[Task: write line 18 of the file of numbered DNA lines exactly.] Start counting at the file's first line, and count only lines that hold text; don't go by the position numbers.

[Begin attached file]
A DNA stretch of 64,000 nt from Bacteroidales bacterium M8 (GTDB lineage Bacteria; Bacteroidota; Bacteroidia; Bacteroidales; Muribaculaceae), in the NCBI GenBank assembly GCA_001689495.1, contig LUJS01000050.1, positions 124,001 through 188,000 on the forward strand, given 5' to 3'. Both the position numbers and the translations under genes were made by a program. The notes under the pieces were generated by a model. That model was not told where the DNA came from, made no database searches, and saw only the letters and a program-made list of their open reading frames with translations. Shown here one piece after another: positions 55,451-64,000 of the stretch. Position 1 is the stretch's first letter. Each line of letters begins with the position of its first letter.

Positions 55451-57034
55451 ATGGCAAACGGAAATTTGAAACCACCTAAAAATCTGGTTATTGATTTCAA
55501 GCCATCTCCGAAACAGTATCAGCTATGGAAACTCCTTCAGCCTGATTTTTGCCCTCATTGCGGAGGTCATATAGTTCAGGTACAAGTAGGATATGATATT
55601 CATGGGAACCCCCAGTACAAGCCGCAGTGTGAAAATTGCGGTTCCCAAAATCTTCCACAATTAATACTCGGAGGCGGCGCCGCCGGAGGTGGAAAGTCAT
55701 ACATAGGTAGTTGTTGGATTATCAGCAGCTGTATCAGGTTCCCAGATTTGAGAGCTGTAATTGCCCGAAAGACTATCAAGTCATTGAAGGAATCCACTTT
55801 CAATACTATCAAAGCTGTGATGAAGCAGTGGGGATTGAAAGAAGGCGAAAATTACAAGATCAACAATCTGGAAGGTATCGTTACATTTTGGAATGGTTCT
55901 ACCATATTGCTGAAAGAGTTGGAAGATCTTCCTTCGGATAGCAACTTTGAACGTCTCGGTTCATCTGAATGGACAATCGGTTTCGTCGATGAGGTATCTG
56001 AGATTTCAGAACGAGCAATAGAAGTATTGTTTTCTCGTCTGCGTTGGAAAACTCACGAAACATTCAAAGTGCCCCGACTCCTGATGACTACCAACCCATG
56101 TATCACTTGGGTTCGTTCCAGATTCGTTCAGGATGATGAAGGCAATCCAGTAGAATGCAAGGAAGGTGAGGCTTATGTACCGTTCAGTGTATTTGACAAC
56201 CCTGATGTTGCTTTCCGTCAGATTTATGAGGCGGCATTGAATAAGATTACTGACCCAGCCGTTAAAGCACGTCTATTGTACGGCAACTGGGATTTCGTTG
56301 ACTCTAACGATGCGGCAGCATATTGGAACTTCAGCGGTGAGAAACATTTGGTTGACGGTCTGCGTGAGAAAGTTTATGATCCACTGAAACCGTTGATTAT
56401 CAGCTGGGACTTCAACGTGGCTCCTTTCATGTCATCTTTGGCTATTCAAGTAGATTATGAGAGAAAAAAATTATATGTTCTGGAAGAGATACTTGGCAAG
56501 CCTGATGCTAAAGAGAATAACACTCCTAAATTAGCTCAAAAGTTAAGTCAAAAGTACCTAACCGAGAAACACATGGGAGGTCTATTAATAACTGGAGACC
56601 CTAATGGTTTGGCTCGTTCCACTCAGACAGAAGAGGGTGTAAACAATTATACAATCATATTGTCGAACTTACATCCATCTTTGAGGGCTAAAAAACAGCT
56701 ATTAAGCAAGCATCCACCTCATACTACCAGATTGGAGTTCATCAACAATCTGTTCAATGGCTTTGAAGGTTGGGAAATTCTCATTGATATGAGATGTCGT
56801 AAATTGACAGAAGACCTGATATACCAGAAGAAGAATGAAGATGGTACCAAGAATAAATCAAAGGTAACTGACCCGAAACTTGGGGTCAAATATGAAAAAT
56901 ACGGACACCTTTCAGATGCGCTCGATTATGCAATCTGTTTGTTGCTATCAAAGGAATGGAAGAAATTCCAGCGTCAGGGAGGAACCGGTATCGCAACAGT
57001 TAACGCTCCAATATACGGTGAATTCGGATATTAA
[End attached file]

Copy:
56901 ACGGACACCTTTCAGATGCGCTCGATTATGCAATCTGTTTGTTGCTATCAAAGGAATGGAAGAAATTCCAGCGTCAGGGAGGAACCGGTATCGCAACAGT